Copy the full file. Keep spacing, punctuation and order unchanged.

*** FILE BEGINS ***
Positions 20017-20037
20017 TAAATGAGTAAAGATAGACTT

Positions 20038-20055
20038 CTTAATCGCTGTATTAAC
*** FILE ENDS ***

Positions 20017-20037
20017 TAAATGAGTAAAGATAGACTT

Positions 20038-20055
20038 CTTAATCGCTGTATTAAC